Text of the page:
A few weeks back, I was asked by Stan Garfield via email about how I might go about measuring if “knowledge specialization” is increasing – it was a question originally raised by Arnold Kling and Arnold had the hypothesis that increasing knowledge specialization in organizations was making management of those organizations more difficult.
Seth Earley was included on the email thread as well, and, while I replied (only on email – I didn’t post my reply here, though I could if anyone’s interested), I was sure Seth would have some good insights about how to go about grappling with the question.
Yesterday, Seth posted his reply on his blog, which I think highlight a good point about the initial theory – that even trying to analyze the level of specialization in knowledge is tricky because knowledge is fractal – no matter how detailed a look you take at it, there are always levels of detail below that. To quote Seth:
[Knowledge] “is endlessly complex and classification depends on scale and perspective. It’s not a matter of “there should be more categories… “; there are more. It simply depends on where you look and your perspective.”
In my own reply, I had a vague feeling of unease about the idea of measuring increased knowledge specialization but did not think through what it meant, I tried to come up with ways one might try to discern a hypothetical increase in knowledge specialization. I’m glad to see Seth managed to more concisely crystalize the vague unease I had with the question.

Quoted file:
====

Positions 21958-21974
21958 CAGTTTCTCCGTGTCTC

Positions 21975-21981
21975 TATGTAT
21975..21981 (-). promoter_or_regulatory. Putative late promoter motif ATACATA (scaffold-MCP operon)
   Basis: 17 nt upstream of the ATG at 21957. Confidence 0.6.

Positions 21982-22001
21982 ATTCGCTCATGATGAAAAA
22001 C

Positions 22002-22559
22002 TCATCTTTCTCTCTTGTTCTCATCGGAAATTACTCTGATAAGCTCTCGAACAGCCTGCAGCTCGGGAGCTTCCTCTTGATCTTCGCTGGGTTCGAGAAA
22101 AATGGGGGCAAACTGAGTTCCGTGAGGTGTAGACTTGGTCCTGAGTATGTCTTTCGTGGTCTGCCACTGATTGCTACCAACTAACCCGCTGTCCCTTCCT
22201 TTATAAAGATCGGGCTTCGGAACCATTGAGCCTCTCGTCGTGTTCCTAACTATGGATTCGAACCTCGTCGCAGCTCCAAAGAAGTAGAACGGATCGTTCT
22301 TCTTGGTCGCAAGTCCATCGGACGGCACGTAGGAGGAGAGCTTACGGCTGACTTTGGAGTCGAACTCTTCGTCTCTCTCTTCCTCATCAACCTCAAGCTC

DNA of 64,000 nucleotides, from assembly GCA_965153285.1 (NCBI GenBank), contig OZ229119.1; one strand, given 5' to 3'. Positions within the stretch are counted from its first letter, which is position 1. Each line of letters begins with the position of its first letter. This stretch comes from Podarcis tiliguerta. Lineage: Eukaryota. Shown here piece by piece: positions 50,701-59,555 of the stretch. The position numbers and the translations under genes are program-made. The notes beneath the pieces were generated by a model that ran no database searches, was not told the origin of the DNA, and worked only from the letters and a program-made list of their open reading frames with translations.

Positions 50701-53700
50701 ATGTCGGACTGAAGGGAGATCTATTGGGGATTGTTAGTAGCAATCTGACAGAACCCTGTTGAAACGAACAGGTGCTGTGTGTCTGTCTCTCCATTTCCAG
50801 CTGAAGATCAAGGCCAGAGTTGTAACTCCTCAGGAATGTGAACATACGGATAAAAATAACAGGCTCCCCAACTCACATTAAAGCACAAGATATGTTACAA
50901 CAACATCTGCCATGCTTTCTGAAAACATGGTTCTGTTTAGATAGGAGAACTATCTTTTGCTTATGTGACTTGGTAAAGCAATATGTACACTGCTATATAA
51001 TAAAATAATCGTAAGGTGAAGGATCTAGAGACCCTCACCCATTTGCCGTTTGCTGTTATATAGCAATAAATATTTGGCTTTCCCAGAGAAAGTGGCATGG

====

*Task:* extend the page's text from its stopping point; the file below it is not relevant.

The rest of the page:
I also really liked Seth’s summarization:
“The bottom line is that economic value is created not by understanding where all the knowledge is and micromanaging activities, but by providing broad constraints on targets, problems to solve, competitive differentiation, values, and resources and then creating the right circumstances that allow teams of people to focus knowledge and expertise on solving problems. Knowledge classifications are part of the tools for communicating value and telling the organization when trial and error has produced something that can be reused and applied to solving other problems.”